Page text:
Based on the community partitioning for each network, the mean geographic distance between hospitals of the same community is measured. To geo-localize hospitals, we used public government data on French hospital facilities and postal code addresses (https://www.data.gouv.fr/). Using an online batch geocoding server (http://www.findlatitudeandlongitude.com/), the hospitals’ addresses were converted to latitude and longitude coordinates. A distance matrix was calculated using the haversine formula to measure great-circle distances between all hospitals.
Two intercommunity matrices were developed to assess patient sharing between different communities 1) Greedy algorithm-based communities 2) Map Equation-based communities. Based on the algorithm, each hospital node is assigned a community number. A matrix summing the individual hospitals transfers for hospitals that share the same community is constructed and converted into a directed graph. In addition, the mean latitude and longitude are calculated for each community from individual geocodes of the member hospitals. For the Map Equation intercommunity network, the Greedy algorithm is applied to identify the number of communities present when modularity is maximized.
Ranking of hospitals
Hospitals were ranked by their degree, betweenness, and closeness centrality measures for each network. When the centrality measures were equal, we replaced the rankings by the mean rankings. We tested the differences between rankings on an increasing subset of shared hospitals with the Wilcoxon rank sum test. The test was conducted as follows: starting with the highest ranked hospital in the general network, adding the next ranked general network hospital, and testing for significant differences between the general network rank and either the HAI-specific or suspected-HAI network rank of the same hospital until we compared all shared hospitals. As a result, we determined the thresholds where hospital rankings across the networks start to significantly differ which was defined as Wilcoxon rank sum test p-values under the 5% alpha risk.
Random patient networks
To compare the networks between each other, we built 1000 random patients networks from the general network. We selected the same number of patients as either the HAI (21276 patients) or suspected HAI networks (394859 patients) from the general patient network at random and reconstructed these networks using their hospital discharge summaries. We calculated various network measures and the proportion of random patient networks that had values greater than, equal to, or less than the general patient network and the respective patient-specific networks.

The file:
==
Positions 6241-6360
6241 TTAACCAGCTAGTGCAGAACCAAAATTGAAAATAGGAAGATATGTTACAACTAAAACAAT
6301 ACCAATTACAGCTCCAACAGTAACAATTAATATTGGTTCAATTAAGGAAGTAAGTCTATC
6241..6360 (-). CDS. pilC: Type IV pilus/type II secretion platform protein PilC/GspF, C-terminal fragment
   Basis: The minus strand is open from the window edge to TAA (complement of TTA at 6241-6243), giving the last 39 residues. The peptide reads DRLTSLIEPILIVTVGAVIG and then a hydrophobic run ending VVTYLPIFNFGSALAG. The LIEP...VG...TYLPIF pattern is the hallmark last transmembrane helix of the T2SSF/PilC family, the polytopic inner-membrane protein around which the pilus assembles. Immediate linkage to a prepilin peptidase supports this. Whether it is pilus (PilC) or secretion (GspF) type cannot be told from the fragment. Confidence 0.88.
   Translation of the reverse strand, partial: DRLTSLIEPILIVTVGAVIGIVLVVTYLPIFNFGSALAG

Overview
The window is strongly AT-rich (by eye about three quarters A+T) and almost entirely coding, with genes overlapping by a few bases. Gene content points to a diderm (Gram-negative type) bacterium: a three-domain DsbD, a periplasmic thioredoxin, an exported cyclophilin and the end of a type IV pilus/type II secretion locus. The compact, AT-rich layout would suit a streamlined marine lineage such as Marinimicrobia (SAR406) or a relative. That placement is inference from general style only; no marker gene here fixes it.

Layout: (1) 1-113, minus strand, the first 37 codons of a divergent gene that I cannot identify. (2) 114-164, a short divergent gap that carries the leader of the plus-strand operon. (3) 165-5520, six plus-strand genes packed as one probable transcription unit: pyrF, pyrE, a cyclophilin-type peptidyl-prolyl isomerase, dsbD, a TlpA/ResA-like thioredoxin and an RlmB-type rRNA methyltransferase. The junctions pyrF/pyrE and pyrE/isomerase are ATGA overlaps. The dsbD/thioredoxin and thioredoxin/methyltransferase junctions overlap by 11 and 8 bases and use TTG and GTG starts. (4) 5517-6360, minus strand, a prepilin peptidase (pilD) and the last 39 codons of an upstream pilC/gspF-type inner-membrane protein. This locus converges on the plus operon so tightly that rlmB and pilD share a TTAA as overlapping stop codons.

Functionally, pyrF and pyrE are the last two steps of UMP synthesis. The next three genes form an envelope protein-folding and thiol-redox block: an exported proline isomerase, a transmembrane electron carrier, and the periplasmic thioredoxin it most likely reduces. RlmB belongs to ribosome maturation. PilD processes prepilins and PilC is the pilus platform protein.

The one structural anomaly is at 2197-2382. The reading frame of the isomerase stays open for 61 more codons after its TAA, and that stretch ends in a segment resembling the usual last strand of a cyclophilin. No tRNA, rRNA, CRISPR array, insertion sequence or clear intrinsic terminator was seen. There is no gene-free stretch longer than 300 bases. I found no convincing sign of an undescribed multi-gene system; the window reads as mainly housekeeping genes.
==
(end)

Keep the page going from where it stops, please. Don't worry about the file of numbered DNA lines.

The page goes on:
S1 Annex. All transfer patients considered as suspected to have a hospital-acquired infection.
S1 Text. Power-law behavior: average strength s(k) as a function of degree k.
S2 Text. Power-law, log-normal, and Poisson distribution goodness-of-fit tests
S3 Text. “Small-world” network characteristics
S4 Text. Comparison with Erdos-Renyi random networks.
S5 Text. How do the communities vary across the networks?
S6 Text. Does the general healthcare network change with the age of the patients?
S7 Text. What are the temporal dynamics of the general healthcare network?.
S1 Fig. Average strength and degree distribution of the general network.
The degree k represents the number of hospital connections of each hospital in the general network and the average strength s(k) stands for the number of patient transfers as a function of degree. The number of patient transfers and number of hospital connections were highly positively correlated (r = 0.91). The best-fitting power law model was s(k) = k1.51 (dashed line). The curves for s(k) = k (dotted line) and s(k) = 10*k (dash-dot line) are shown for comparison.
S2 Fig. Average strength and degree distribution of the suspected-HAI network.
Distribution of hospital connections k of each hospital in the suspected-HAI network and the average strength s(k) or number of patient transfers as a function of degree. The number of patient transfers and number of hospital connections were highly positively correlated (r = 0.95). The best-fitting power law model was s(k) = k1.36 (dashed line). The curves for s(k) = k (dotted line) and s(k) = 10*k (dash-dot line) are shown for comparison.